Wednesday, 9 December 2015

The Irish Water Crisis; 8/12/2015 protest opinion

Lets get one thing straight before I go ahead with this rant: I HATE Irish water. I hate everything about the formation of Irish water, from the excessive waste of public funding to the media manipulation during the early phases, to the ongoing arrests of citizens across the country, to the metering program, media campaigns, privatization concerns, conservation bribe, obvious political policing, the list goes on and on and on. I know this is my opinion, and I full well expect a lot of hate, so the flame shield is on for this one.




I don't like the quango, it must be said. I could write a fair few articles based on my hatred of them, so maybe that's something worth considering in future. However, this opinion piece is based on the other side, on the opposition's ways of showing their opposition to the hated utility. In particular, let's delve into the events and reaction to the anti-austerity protest yesterday that led to occupying bank of Ireland at College Green.

The event itself started at the Garden of Remembrance, before marching through the streets, to the GPO, College Green, Brown Thomas, the entrance to Stephens Green shopping center, and then breaking up at the end near the GPO. Along the way the Bank of Ireland was taken over before gardai removed the protesters.

This event has hit a strange nerve for me, but it must be said; The more I think about this protest, the less I like it.

Some may say that this was just another protest by die hard protesters, but reaction, both on social media and from mainstream media has been largely negative. Notably, this is the first time I have seen that former protesters condemned the act, and joining with the side of those that are paying the bills.

NEVER has such a high amount of likes been for supporting bills been seen in a comments section

So, it can be said that this protest was a failure. But why? Well, I can put it down to a number of reasons;

1. No political or trade backing
Previous large scale protests were set up by left wing and independent opposition to the Fine Gael/Labour coalition, as well as the Right2Water movement. The organizing was stronger, and with better planning skills. large turnouts to convey a strong message and an alternative to what we currently have.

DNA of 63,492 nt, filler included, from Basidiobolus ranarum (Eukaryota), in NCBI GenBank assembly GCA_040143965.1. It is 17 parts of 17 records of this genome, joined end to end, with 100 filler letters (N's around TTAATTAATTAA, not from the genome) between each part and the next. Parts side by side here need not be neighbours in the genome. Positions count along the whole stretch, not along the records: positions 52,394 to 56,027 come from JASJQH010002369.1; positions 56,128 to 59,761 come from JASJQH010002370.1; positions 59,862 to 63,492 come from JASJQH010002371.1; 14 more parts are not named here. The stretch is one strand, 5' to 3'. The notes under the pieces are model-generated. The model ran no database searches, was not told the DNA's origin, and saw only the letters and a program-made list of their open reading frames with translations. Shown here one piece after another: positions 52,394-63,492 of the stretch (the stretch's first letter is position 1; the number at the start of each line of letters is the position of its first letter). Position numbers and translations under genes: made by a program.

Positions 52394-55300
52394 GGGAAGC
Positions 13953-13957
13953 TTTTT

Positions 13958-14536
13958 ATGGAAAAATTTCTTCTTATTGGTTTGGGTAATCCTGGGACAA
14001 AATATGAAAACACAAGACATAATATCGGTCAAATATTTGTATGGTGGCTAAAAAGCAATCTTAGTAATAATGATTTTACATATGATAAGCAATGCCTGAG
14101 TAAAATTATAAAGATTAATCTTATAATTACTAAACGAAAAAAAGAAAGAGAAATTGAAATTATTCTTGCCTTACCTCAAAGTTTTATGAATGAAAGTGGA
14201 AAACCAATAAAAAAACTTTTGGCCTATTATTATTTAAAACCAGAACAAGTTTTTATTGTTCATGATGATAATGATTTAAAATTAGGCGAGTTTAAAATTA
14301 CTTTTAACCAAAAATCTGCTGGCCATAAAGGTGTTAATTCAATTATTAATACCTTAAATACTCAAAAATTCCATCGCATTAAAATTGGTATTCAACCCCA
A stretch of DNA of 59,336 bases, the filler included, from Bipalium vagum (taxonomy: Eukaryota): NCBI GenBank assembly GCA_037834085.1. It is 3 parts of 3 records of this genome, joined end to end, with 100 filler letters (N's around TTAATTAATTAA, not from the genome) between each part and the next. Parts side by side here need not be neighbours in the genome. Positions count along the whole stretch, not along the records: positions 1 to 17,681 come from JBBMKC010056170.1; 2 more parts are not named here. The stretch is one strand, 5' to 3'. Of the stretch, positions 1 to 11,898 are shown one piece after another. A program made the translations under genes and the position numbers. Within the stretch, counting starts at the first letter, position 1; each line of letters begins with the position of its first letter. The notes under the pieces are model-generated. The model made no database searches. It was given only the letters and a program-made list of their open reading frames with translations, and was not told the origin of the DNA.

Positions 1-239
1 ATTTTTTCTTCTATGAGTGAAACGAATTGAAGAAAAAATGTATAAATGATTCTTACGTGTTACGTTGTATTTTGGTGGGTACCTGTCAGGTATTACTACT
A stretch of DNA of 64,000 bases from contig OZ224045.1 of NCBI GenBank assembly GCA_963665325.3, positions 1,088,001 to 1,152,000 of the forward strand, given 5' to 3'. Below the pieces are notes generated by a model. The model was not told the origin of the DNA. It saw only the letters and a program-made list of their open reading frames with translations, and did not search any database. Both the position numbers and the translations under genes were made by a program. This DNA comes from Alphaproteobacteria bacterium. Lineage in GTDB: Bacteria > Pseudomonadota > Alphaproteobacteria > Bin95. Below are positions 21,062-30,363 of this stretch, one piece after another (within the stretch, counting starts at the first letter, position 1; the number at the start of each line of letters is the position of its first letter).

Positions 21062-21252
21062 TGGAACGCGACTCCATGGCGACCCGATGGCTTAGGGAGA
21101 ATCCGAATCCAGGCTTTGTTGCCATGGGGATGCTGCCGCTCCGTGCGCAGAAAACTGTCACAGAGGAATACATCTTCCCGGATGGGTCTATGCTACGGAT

This march was organised by a single man, and while that is impressive that he managed to get a crowd or around 200 people, its still nowhere near the turnout to be expected at an official march. The organizing was done via social media, similar to earlier efforts, but without the larger groups getting posters, banners, talking about it on TV/radio and generally promoting it strongly, this was about as strong as it got. An admirable effort from one man trying to get a group together, but it needed more to convince Joe Soap to join in.
I understand that a fair few protesters hate the idea of a political party using their march against austerity to further their agenda, but change only happens at election with candidates and at the Dail. Few, if any of these protesters look likely to run for election, despite the fire to change the world.



2. The group was directionless
Okay, so while there was no stronger backing, this could still have been an effective protest if it was just a few hundred people and a drive to make a point. However, this is another reason why the group just didn't work; no major point was being made.


A lot of the negative reaction has come from the group not making a clear point, and I can see that. What has marching through Brown Thomas got to do with Irish Water? Or hell, even Austerity? randomly wandering there just to make noise in front of the very people you should be convincing to join your cause is a bad move. The reason the larger protests worked so well is that they had a clear point; No to Irish Water and not to put up with the bull**** that the incumbent parties were feeding about it.

3. It reinforces the stereotype